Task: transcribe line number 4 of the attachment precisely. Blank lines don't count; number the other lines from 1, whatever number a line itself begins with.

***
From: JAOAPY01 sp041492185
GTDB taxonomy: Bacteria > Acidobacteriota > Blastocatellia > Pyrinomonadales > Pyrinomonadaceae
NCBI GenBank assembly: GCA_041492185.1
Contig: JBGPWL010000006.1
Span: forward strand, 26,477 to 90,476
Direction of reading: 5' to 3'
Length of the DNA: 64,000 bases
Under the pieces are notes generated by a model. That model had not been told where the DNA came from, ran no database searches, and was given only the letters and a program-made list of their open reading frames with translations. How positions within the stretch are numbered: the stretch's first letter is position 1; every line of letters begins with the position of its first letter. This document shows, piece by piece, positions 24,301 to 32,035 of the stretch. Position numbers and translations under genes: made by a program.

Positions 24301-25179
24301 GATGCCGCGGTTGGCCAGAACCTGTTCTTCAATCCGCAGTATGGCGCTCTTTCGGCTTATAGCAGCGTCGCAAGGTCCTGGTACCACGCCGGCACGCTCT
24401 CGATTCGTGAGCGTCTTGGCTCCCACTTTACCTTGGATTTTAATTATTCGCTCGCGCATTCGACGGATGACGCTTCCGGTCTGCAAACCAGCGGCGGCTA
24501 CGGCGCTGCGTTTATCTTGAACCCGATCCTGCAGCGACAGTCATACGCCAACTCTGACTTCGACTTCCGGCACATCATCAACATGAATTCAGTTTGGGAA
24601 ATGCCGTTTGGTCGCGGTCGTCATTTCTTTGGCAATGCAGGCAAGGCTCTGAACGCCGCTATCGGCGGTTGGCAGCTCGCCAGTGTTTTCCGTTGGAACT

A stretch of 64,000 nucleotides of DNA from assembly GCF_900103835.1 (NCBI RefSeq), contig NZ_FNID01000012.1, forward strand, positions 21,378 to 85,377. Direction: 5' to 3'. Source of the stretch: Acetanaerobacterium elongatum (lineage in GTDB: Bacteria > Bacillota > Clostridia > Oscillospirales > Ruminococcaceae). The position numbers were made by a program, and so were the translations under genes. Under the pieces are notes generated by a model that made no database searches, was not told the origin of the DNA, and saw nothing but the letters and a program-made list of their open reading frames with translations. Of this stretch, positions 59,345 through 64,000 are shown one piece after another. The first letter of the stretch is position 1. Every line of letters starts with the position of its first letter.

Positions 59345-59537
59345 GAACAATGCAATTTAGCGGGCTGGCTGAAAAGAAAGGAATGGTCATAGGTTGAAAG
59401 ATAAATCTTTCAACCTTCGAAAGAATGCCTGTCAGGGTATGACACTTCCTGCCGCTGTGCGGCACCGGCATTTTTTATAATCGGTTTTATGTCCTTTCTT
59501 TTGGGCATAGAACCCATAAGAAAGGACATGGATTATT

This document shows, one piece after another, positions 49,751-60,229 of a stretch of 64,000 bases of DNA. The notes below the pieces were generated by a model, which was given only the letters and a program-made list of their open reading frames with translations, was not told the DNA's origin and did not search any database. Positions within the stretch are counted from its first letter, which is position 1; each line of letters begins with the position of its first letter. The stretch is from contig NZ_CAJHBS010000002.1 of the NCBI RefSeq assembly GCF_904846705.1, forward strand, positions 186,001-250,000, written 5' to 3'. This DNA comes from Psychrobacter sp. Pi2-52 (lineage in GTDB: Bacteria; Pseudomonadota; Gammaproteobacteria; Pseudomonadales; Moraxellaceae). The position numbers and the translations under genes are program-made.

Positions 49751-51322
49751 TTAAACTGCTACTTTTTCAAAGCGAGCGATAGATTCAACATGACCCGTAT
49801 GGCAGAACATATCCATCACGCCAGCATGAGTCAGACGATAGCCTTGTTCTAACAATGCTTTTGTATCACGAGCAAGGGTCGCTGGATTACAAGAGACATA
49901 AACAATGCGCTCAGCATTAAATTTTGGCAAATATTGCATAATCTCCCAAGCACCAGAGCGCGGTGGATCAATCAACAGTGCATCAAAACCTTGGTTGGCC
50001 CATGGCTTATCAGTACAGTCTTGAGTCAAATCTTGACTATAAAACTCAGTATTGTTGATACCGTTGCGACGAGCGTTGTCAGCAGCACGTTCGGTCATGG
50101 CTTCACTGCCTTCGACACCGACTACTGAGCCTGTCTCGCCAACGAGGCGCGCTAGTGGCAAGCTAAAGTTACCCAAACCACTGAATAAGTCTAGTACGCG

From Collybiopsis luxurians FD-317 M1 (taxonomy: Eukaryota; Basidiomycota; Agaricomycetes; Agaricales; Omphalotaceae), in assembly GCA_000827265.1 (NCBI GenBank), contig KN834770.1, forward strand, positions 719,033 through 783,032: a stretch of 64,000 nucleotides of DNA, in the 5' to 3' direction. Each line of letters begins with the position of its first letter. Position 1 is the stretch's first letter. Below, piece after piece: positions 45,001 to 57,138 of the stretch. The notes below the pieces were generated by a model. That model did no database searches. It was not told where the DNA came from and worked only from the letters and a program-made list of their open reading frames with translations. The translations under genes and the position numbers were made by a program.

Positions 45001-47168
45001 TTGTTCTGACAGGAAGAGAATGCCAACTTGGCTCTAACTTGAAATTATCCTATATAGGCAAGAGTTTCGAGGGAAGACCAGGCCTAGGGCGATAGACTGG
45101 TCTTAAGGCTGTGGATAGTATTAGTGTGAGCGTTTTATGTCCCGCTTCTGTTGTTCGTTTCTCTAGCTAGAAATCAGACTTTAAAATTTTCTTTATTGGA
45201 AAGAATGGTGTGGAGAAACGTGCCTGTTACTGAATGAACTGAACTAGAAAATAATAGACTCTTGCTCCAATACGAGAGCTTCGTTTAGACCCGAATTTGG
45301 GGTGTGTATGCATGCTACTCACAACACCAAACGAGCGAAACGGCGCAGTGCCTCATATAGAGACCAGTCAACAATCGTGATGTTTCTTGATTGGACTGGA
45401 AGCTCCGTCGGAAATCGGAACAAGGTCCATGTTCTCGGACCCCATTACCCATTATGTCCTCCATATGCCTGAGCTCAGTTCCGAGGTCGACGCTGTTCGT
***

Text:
Contig: JBGPWL010000006.1